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Old 12-04-2008, 10:33 AM
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Chassis Engineering IFS

Hello all
My first post, as a 54 year old computer dinosaur I hope I don't mess up.
Has anybody on this board had experience using CE bolt-on X-member and IFS on an old Ford? I've read a good deal on this site regarding MII IFS pros, cons and failures and searched for old threads regarding use of CE front end but can't seem to find anyone using this set up on a pre '48 Ford. My '35 currently runs a Super Bell droped axle, Posies low spring, CE wishbone split kit, CE anti roll bar, panhard bar, Edelbrock gas shocks and Flaming River Vega steering box. Been running this about 3 years now. I'd like to go IFS for a few reasons- to acommodate OD auto trans (200r4), eliminate wishbone interference with full length headers and improve ride, steering and handling. The current set up rides kinda hard, seems to have pretty limited travel and requires your full attention at speed (70 or so). I've had good luck with CE stuff and think their quality and support has been great, but I sure would like to hear from somebody who has actually used this front end in an application similar to mine. Great board by the way-very informative and well run.
thanks
Kim

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Old 12-04-2008, 06:34 PM
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In our shop, we have not used that cross-member but, it will solve some of your issues. Clearance for the OD, for sure. The ride will probably improve. The driveablity will be better, if put in properly. It is all about the geometry. We guarantee to our our customers, they will be able to fold their arms, and the car will drive it self for 1/4 mile. So if installed right, it will drive good.
Dave
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Old 12-04-2008, 08:04 PM
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Chassis Engineering IFS

Thanks for the reply Wildman. If you haven't used the CE crossmember, which ones have you used? Any recomendations? I'm interested in the CE unit because of the ease of installation, adjustable ride height and my experience with CE's quality of construction. They don't seem to put form over function. Under a full fendered 35 it will be difficult to observe the beauty of perfect welds, plating and polished billet. As far as driving hands off for 1/4 mile...... Also, I'm curious, do coilovers provide any real advantages over standard coil springs and high quality shocks? I don't have coilover experience, been using transverse leaf springs and such for years.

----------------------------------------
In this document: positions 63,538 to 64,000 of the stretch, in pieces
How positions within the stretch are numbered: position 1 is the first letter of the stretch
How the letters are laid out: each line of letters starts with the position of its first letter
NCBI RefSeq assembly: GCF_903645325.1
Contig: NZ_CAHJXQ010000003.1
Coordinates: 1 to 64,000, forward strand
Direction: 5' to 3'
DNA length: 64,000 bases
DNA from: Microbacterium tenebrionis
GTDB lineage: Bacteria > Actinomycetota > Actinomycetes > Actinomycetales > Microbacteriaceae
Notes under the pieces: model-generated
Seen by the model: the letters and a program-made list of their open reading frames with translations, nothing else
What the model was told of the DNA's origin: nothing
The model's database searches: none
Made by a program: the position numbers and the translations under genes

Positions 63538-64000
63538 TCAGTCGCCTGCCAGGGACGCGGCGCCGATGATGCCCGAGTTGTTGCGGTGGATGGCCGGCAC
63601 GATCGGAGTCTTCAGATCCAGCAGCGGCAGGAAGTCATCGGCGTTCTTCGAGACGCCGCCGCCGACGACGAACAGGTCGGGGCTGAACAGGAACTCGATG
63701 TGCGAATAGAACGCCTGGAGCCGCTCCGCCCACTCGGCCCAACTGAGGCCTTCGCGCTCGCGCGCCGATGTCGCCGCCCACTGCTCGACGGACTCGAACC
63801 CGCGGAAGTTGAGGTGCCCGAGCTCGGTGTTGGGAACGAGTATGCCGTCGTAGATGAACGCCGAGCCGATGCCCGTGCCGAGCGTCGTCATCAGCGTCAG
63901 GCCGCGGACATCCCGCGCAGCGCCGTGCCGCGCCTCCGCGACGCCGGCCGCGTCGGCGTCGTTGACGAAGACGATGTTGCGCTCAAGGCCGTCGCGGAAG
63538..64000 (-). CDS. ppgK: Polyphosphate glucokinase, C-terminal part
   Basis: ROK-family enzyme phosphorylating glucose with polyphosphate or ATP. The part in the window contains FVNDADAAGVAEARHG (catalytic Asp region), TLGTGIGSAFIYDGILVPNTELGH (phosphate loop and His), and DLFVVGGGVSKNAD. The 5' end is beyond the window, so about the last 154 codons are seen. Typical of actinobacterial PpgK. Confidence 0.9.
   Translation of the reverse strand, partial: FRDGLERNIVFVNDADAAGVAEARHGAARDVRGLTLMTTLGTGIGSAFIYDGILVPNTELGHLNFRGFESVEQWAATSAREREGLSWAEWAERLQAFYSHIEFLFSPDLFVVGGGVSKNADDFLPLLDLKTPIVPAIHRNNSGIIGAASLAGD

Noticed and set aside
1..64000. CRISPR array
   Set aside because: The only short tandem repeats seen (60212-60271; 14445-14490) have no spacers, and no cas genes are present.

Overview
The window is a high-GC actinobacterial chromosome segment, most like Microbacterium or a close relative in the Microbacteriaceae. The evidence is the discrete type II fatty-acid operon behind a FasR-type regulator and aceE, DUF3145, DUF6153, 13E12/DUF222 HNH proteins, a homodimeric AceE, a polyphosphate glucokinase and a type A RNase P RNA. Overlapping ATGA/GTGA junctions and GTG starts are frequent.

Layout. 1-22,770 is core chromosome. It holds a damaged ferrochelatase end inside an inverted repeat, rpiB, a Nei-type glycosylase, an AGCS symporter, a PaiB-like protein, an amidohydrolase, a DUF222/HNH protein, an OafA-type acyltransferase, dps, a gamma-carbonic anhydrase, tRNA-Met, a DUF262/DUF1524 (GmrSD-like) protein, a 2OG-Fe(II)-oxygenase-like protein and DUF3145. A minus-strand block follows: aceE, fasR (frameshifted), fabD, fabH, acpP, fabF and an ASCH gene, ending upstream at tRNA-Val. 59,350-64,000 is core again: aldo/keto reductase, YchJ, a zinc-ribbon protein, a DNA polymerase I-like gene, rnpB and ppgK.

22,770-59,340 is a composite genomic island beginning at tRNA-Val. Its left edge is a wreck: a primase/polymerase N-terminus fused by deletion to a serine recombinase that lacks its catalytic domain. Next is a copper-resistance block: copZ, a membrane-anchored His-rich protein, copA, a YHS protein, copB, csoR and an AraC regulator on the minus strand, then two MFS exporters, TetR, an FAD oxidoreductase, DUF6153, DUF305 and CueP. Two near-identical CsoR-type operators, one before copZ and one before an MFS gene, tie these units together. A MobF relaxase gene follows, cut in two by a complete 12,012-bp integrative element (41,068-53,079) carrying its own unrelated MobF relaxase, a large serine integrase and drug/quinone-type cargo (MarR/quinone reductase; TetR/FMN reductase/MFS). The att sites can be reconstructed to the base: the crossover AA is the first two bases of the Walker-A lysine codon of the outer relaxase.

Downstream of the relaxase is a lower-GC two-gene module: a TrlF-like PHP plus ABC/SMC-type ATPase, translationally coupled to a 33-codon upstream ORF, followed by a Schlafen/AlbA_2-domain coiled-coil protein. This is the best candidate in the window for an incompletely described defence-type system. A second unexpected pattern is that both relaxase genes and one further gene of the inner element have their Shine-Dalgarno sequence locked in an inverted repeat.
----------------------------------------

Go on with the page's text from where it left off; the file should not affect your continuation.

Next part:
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Old 12-04-2008, 09:47 PM
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Lots of questions so here goes.

The setup you have on your Ford now can be tuned to give you a terrific ride and darn good handling in most cases. It sounds like you could use some work in the tuning department on your car. I have set up many front ends like this to ride and handle excellently. As a matter of fact I am building a 35 Ford Sedan right now with exactly what you have. If the car is low, I would avoid full length hedders, they like to drag on speedbumps etc. You should also be able to work around the clearance problem for the trans as the wishbones attach below the frame x-member.

I have not installed that particular front end in a 35, but have installed Heidts, TCI and several others that are not worth mentioning. The Heidts Mustang II front end is excellent though it requires welding for the install. The CE unit you are looking at appears to be good from what I can see. I would recommend a Mustang II design over a Heidt's Superride, TCI Show car suspension or other similar front ends. The Mustang II geometry is better in my opinion.

Coil-overs do not offer any benefit in ride or performance in particular over a standard coil spring/shock setup. The real benefit in a coil-over is the ease of changing springs and ride height (the CE unit you are looking at has taken care of this problem), and many units have adjustable dampening on the shocks. Higher end units are adjustable in compression and rebound which is nice if you take the time to get them set properly and want to spend the money.

One question I would ask CE is if you will be able to adjust the upper spring mount with fenders installed. I would think it would be a tight fit.

Good Luck, and remember, in most cases, it isn't what you got, it's what you do with it!
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Old 12-04-2008, 10:49 PM
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Chassis Engineering IFS